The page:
Proteases play vital roles in most stages of cancer progression, including cell growth, the formation of new blood vessels, and metastasis. Illustration courtesy of Thomas Pashuck.

Proteases are enzymes that act as catalysts in chemical reactions that break down proteins into peptides and amino acids. They play an important role in many physiological processes, such as the development and regeneration of tissue and the progression of cancer, including migration and metastasis.

Funded by a $400,000 grant from the National Institutes of Health, E. Thomas Pashuck (pictured), an assistant professor of bioengineering, will conduct a study to visualize the activity of proteases in cancer models. The findings could improve our understanding of cancer progression and support the development of better treatments.

E. Thomas PashuckQuantifying the activities of proteases within tissues is challenging and current options are limited, says Pashuck, who will use novel biomolecular conjugates that are sensitive to proteases to enable visualization of proteolytic activity in tumors.

“We will use confocal microscopy to visualize our model tumors and understand how cancer cells modify their local environment, and also how they modulate the proteolytic activity of other cell types within the tumor,” he says.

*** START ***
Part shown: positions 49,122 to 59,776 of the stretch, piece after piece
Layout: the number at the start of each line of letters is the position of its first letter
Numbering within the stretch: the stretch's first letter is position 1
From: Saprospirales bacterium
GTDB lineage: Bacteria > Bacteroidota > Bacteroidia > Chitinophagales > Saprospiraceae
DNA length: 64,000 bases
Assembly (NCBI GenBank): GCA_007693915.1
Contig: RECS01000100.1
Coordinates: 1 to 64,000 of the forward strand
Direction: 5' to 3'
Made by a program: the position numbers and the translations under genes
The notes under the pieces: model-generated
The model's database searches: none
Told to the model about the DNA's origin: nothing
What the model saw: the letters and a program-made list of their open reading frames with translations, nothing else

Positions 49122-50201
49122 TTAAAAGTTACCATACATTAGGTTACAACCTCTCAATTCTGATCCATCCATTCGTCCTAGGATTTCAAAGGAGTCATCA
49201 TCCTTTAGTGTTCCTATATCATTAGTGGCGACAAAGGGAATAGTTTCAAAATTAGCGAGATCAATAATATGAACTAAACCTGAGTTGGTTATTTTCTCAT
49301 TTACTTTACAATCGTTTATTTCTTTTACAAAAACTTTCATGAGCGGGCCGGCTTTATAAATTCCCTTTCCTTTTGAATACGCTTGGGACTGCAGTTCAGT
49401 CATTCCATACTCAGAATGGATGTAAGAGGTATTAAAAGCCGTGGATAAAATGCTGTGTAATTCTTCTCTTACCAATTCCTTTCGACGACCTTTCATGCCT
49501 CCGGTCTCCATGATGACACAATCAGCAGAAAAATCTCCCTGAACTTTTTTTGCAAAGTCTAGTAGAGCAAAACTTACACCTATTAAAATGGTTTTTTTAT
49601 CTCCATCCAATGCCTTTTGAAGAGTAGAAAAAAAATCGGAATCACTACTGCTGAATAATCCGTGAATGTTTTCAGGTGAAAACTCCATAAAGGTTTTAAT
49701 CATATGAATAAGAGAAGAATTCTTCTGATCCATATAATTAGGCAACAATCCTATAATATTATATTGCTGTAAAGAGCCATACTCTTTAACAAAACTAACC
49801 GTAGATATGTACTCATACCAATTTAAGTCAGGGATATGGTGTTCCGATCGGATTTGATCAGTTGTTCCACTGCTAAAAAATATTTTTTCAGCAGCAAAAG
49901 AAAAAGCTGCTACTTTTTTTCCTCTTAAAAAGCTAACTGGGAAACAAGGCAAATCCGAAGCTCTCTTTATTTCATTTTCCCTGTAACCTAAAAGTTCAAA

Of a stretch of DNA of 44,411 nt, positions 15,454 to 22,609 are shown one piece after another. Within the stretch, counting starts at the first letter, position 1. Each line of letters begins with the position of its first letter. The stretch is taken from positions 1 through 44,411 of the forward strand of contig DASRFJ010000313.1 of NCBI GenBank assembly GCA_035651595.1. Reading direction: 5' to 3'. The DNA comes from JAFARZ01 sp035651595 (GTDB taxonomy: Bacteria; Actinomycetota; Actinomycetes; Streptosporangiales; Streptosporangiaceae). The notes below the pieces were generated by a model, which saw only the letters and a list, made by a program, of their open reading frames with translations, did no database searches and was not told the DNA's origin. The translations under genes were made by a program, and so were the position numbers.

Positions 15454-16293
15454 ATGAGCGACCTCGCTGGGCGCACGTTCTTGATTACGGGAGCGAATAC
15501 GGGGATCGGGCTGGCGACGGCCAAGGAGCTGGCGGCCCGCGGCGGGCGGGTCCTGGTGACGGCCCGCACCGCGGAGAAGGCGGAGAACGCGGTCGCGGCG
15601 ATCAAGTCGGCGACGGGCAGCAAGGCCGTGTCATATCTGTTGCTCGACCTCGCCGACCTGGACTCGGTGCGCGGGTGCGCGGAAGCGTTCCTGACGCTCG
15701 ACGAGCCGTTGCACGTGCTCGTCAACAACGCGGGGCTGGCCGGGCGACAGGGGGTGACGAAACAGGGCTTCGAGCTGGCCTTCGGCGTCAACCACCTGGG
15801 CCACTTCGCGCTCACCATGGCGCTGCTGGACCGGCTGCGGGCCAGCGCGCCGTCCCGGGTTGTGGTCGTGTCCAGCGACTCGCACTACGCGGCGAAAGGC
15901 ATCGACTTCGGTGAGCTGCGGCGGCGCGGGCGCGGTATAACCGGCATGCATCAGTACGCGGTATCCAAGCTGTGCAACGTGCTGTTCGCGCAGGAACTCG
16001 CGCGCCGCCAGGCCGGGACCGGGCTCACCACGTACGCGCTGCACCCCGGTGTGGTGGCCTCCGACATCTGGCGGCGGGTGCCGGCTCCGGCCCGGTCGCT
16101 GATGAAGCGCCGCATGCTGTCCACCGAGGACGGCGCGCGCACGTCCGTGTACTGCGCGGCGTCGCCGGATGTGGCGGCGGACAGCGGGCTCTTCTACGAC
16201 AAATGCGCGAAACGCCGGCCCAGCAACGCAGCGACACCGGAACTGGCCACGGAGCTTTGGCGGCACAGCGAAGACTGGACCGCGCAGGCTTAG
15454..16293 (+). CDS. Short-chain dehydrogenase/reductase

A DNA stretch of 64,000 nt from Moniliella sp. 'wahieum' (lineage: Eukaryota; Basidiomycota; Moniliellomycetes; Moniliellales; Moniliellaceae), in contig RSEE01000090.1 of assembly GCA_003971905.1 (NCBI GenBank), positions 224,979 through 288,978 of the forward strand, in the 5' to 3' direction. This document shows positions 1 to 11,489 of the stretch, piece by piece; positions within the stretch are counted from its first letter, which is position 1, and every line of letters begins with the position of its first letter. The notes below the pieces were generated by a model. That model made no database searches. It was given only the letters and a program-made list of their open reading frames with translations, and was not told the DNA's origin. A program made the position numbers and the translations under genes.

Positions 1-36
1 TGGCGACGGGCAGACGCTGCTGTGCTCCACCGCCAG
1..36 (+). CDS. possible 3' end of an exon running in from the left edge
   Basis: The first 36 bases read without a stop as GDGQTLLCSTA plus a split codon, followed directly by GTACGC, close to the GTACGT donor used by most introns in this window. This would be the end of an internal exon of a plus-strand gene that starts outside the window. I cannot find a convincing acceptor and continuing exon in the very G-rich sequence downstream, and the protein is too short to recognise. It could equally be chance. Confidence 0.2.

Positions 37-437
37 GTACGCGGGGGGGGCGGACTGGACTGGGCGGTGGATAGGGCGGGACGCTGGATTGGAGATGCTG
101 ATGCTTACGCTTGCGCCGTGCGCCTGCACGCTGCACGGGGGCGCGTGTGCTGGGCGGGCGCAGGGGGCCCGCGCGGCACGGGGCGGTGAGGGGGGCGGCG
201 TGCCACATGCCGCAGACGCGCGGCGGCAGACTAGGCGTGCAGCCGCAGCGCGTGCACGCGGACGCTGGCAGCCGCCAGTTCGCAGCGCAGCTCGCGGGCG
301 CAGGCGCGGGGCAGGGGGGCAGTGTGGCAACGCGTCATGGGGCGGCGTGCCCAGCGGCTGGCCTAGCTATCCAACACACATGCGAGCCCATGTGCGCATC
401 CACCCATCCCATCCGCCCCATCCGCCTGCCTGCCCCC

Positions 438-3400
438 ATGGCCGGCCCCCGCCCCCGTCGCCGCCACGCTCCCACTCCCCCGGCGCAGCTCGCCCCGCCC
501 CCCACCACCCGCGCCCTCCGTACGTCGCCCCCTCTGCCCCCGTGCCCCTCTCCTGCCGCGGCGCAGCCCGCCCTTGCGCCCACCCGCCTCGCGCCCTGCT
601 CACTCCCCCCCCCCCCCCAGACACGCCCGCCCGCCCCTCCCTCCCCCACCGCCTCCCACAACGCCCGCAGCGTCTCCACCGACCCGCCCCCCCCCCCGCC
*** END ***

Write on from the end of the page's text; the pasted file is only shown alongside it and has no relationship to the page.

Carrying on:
While other systems that enable the visualization of protease activity exist, Pashuck’s method was designed to have lower background fluorescence (increasing imaging quality) and enable visualization of multiple proteases at the same time.

Pashuck is working with PhD student Sam Rozans to develop protease-responsive conjugates. They will incorporate them into hydrogels, including those containing both cancerous and noncancerous cells, and visualize spatiotemporal protease activity in model tissue to better understand metastatic processes.

The approach, according to the project summary, can be easily adapted by other labs, used for many proteases, and incorporated into most biomaterial systems. “Since proteases catalyze the cleavage of a peptide bond, they are especially useful for making stimuli-responsive therapies. Thus this research can help researchers across disciplines develop more effective biomedical interventions.”

Cancer is the second leading cause of death in the United States, and about 40 percent of people will be diagnosed with cancer at some time in their lives.

“Understanding the complex interactions that occur within the tumor microenvironment is crucial for creating more effective therapies to inhibit the processes that lead to poor treatment options,” Pashuck says.

Drugs targeting protease activity have entered clinical trials but, so far, have not been successful. New protease therapies that have improved enzyme specificity have been developed.

“Increasing our understanding of protease activity in the tumor microenvironment is needed to bring such promising drugs to the clinic,” he says.